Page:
In response to ‘Dear Commissioners’
I am writing in response to Anne M. Doerr in her letter to the Clinton County commissioners and its publication in The Express on Feb. 24.
Some of your assumptions are inaccurate or require clarification.
As it is, news articles are often a synopsis of a discussion, not an in-depth report, so we wish to address some of the points you made in your letter.
On Feb. 12, Don Kiel, the executive director of the SEDA-COG Natural Gas Cooperative, Inc., a private nonprofit corporation, made a presentation to the Clinton County commissioners with a focus on potential natural gas projects in Clinton County. There are six member counties in the Cooperative, including Clinton County, and I am the Cooperative’s President.
The Cooperative’s work involves seeking and developing natural gas infrastructure projects to provide economic benefits to citizens and businesses in its member counties. We have several areas in Clinton County that may be suitable for natural gas delivery projects. The funding application referred to by Mr. Kiel in his presentation is to conduct a feasibility study to identify and evaluate potential “virtual pipeline” projects in all our member counties, including Clinton, and is not for actual project development and implementation.
I would stress that the potential for a virtual pipeline project happening in Sugar Valley and the Loganton area is only under initial consideration – it is in the early evaluation stage. The virtual pipeline approach involves bringing in compressed natural gas (CNG) or liquefied natural gas (LNG) by delivery vehicle, and does not necessarily include building any delivery pipelines, although that can be an option to connect users that are located in close proximity, such as residential areas of Loganton. The area does have some larger potential “anchor” users who could substantially benefit from the cost and energy efficiencies that can be provided by natural gas, including Nicholas Meats and others, who are important providers of jobs and income for area residents. There are also other nearby small businesses and clusters of homes who could benefit from having natural gas as one of their fuel sources or options.
I want to be clear that I am an advocate of the expansion of natural gas benefits to Clinton County, and approached Mr. Nicholas as a potential high-level gas user. He did not seek our help as your letter suggests. Our plan is to meet and discuss the prospects of using natural gas with Mr. Nicholas as well as other businesses and residents if they so desire. Any project that might result would certainly be optional for any resident or business; it would not be mandatory to participate.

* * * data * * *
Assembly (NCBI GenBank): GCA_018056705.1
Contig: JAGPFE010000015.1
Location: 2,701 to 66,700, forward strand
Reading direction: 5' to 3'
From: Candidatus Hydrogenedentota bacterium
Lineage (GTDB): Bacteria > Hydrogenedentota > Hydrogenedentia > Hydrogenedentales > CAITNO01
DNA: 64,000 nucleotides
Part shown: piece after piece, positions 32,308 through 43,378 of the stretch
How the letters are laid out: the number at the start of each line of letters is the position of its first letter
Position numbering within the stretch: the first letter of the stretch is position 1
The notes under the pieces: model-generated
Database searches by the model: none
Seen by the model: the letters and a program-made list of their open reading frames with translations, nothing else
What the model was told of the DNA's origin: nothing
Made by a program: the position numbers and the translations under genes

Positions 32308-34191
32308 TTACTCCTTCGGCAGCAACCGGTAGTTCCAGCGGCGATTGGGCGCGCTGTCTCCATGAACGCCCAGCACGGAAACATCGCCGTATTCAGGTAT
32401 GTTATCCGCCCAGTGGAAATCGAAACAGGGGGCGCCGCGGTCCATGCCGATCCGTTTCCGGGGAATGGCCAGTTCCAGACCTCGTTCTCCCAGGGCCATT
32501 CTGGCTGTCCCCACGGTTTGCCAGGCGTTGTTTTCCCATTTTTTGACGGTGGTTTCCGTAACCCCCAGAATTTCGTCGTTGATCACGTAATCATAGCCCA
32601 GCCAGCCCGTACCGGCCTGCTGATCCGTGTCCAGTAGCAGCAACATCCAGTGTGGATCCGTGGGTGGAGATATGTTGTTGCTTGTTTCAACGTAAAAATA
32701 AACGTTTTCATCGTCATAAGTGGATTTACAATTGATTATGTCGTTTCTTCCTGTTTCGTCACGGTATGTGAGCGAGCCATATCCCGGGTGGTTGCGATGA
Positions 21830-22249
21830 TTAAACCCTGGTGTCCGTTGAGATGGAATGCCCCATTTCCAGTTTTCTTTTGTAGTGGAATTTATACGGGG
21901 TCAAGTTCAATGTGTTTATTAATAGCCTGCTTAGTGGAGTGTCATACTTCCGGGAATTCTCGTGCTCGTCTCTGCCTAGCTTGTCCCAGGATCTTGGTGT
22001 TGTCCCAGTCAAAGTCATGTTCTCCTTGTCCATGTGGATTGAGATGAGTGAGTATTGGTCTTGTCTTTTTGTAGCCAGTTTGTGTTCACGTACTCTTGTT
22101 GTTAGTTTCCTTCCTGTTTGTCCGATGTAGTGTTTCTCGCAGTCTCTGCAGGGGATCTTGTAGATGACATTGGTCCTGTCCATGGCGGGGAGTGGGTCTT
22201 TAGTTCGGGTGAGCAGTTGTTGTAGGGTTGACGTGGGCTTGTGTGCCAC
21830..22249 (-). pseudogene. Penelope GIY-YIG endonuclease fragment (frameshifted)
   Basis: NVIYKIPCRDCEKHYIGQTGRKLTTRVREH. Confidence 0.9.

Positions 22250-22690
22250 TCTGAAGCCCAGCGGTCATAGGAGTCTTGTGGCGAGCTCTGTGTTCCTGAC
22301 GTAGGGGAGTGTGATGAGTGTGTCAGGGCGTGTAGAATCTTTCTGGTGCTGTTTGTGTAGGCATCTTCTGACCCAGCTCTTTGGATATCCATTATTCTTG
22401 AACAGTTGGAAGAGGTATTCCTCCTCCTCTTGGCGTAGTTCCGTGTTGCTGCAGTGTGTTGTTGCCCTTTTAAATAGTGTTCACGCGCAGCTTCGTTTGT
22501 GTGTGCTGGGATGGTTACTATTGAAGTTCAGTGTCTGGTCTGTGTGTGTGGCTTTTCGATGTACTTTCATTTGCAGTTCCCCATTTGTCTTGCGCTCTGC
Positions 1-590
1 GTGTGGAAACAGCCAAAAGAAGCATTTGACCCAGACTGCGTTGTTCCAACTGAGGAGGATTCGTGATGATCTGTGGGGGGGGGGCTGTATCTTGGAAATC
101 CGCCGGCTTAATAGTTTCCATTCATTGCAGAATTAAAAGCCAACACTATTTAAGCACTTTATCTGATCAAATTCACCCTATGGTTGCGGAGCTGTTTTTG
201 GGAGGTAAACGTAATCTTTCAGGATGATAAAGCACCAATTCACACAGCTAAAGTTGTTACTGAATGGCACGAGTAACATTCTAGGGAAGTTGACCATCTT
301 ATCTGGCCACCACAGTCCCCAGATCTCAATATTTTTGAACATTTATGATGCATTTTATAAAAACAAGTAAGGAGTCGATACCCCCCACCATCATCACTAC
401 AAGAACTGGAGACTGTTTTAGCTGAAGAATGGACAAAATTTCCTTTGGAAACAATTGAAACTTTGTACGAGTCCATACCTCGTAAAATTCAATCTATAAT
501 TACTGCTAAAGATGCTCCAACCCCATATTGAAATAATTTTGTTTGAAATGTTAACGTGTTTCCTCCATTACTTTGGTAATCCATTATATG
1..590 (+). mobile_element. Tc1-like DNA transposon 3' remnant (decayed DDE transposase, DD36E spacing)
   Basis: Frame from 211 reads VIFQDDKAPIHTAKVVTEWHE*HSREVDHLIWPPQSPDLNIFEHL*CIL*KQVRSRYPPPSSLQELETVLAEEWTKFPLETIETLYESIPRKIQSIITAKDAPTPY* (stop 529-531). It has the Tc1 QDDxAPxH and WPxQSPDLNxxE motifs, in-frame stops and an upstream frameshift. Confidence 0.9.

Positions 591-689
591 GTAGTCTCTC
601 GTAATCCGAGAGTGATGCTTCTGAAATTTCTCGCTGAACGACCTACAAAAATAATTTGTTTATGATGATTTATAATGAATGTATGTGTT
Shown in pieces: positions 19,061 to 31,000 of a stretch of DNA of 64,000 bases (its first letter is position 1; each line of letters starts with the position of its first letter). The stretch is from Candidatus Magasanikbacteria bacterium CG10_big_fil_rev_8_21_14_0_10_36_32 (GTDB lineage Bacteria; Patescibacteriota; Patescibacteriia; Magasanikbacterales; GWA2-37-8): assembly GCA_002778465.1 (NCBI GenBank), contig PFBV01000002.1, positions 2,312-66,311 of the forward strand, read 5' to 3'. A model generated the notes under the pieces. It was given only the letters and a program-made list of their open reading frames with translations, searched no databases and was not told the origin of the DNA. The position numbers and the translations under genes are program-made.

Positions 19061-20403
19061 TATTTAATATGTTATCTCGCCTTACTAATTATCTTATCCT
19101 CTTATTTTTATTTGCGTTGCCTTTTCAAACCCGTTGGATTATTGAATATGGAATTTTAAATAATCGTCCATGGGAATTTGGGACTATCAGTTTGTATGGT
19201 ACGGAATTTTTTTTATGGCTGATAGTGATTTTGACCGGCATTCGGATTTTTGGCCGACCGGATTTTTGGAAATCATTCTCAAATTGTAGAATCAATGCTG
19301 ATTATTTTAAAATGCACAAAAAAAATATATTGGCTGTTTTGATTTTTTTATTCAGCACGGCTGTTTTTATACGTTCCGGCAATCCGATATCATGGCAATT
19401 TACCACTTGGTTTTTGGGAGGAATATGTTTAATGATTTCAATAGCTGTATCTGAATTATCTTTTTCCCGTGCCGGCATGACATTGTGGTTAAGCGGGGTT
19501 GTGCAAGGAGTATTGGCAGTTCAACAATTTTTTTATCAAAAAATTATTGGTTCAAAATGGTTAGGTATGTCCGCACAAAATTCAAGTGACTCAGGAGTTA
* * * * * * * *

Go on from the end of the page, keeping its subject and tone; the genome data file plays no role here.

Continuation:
You also mentioned needs assessments, traffic, and risk assessment in your letter. These are all aspects of developing a project which would be carefully examined and evaluated. The virtual pipeline model approach is designed to minimize any negative traffic effects. If preliminary analysis of a potential project in the Loganton area is favorable, the Cooperative would expect to host one or more community meetings to collect input and to hear and address potential concerns of area residents.
Finally, you made several references to funding of projects. Under the laws of Pennsylvania, a Cooperative such as ours is eligible for various federal and state grant and loan programs to devise business plans and build infrastructure for the general benefit of a community, and promote job retention and creation and improved services to residents. In Centre County and Centre Hall, the Cooperative recently received a state grant to support development of a natural gas project. This project included development of a partnership including the Borough of Centre Hall, Potter Township, Columbia Gas of Pennsylvania, Dominion Energy, Hanover Foods, and other businesses, community organizations, and residents.
Matching funds and services will be provided by these entities through a “public-private partnership” approach.
The Cooperative is proud to have served as the sponsor and catalyst in bringing these groups together to leverage resources for a natural gas project that will benefit an entire community. We will seek to develop any projects in Clinton County through a similar public-private solution.
(Robert “Pete” Smeltz is a Clinton County commissioner and president of the SEDA-COG Natural Gas Cooperative board of directors.)